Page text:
by Jobst Brandt, tour started 2003

We descended to Selva di Cadore (1336m) and headed east to Passo Staulanza (1773m) along the Torrente Fiorentina all the while heading straight for Monte Pelmo (3168m). The Staulanza is an easy pass and comes as a surprise because there is no apparent gap past Monte Pelmo. After a hairpin turn just before the mountain, the pass shows up unexpectedly.

Typical of the Dolomites, this route is a scenic wonder. We rode to Longarone (472m), notorious for the dam disaster at 22:42 on 09 October 1963 when the town was destroyed by a ``tidal wave'', that a landslide from Monte Toc (1921m) had forced over a dam and through a narrow gulch across from the town, to claim 1909 lives. Our hotel as, most in that area, had many before and after pictures on its walls.

[The following day] we started out under blue skies that gradually turned cloudy as the day passed. We crossed the valley and rode up the granite wall through tunnels as we headed to the gap of death for Longarone. Below, carved into the vertical wall, we saw the old road notched and tunneled into the gorge as we passed tunnel openings in our road. Then we saw the hollow arch of the dam, still intact, with only a bit of the rim cracked of on the far side. It is less than 50m across but at least three times that high, narrowing to almost nothing at its bottom.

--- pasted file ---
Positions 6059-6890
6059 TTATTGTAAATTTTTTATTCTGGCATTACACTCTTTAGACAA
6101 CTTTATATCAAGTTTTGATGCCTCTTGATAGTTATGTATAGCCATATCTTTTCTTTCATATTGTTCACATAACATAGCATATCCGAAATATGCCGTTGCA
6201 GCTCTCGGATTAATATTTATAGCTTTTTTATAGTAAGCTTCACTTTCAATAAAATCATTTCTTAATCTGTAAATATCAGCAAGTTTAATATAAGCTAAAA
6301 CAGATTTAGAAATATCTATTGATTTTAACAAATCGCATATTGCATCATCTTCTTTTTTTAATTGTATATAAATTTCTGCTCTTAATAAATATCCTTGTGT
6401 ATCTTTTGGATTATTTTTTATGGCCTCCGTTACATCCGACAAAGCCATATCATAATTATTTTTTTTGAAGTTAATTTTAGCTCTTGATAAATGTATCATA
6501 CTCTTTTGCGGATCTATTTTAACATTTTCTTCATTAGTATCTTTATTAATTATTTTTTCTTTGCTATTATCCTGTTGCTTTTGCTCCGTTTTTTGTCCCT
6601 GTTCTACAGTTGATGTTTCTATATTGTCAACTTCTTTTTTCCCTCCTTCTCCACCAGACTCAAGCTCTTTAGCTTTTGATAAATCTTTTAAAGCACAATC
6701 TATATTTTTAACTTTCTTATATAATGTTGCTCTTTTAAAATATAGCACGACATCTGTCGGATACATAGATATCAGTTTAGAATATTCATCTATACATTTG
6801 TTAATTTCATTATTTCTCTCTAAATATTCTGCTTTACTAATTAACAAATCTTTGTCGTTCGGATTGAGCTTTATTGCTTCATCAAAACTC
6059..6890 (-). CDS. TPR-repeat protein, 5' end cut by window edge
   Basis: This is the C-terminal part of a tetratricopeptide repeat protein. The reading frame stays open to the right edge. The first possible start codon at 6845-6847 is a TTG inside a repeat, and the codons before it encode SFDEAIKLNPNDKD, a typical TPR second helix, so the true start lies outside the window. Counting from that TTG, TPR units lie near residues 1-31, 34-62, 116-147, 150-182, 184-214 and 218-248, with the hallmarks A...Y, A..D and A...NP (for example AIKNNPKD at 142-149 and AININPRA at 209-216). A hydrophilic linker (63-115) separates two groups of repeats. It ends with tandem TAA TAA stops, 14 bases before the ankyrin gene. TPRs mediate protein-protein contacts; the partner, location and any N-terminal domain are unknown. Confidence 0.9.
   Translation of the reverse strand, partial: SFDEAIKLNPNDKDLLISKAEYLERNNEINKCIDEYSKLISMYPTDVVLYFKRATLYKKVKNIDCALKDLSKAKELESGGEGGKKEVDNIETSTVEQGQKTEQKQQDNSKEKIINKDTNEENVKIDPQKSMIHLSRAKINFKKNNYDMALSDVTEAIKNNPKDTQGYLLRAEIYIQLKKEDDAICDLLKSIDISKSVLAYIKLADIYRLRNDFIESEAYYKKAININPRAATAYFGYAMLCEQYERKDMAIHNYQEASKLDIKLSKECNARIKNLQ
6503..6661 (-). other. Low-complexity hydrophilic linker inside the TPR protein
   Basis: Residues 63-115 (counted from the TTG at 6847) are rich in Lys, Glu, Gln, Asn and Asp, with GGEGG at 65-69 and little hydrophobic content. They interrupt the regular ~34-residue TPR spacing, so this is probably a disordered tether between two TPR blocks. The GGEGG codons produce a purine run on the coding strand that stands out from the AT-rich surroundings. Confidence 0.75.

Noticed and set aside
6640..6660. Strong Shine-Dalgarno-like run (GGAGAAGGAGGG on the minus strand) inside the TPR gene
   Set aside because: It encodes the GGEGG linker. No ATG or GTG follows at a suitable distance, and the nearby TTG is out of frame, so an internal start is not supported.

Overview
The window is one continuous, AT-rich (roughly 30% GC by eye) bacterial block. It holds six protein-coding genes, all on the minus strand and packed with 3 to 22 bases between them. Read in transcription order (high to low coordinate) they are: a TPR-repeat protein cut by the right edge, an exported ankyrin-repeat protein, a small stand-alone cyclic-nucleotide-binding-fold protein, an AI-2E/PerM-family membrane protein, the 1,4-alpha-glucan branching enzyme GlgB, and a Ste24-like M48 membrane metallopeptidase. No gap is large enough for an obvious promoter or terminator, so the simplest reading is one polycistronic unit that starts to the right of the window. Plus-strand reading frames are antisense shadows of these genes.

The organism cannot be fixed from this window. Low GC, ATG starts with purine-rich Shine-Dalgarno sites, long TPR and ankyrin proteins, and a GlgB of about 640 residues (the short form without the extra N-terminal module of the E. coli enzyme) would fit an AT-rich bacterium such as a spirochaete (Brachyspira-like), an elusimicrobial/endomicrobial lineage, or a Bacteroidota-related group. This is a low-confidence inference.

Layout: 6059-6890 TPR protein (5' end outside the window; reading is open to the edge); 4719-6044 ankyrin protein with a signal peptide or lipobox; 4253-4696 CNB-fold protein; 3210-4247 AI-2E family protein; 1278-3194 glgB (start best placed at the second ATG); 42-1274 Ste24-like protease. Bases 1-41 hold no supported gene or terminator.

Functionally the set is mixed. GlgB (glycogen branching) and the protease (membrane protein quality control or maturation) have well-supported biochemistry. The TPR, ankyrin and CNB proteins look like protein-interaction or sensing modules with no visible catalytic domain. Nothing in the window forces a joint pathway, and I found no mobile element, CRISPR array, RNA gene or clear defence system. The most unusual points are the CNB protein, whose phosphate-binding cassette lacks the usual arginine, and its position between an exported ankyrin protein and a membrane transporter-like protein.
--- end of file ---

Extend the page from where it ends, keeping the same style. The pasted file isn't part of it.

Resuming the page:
After the last tunnel we emerged just above the dam that still has a bit of water between it and the mountain that slid into the former lake. A memorial chapel by Corbusier stands vigil over this disaster.

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Tour of the Alps 2002
by Jobst Brandt, tour started 2002

I rode along the Vermenagna River below the Tenda rail line, famous for being either in a tunnel or on a bridge most of the 80km from Borgo San Dalmazzo to Ventimiglia and Nice. The river and its tributaries had ripped out bridges and carried away parts of the road in recent floods. While the railway gained altitude in looping tunnels and bridges and vanished in the mountain for long stretches, I cruised up the 4% grade to Limone (990m), where the climb to the highway tunnel begins and the 8090m-long Tenda Railway Tunnel, completed in 1913, bores through the mountain to Vievola. [...]

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The unpaved Tenda road in 1989
Tour of the Alps 2001
by Jobst Brandt, tour started 2001

[...] We crossed the to the north side of the Lenta and climbed above the clouds into a brilliantly clear blue sky as we broke out of this box canyon through cliffs and bare rock tunnels, above the high waterfall into the Gorge de la Lenta. Here we entered a wintry scene with empty chair lifts running in anticipation of skiers from Val d'Isere on the other side of the pass. In one more zigzag, similar to the lower climb, brought us to the summit. Although we were in summer clothing, our leather gloves came in handy.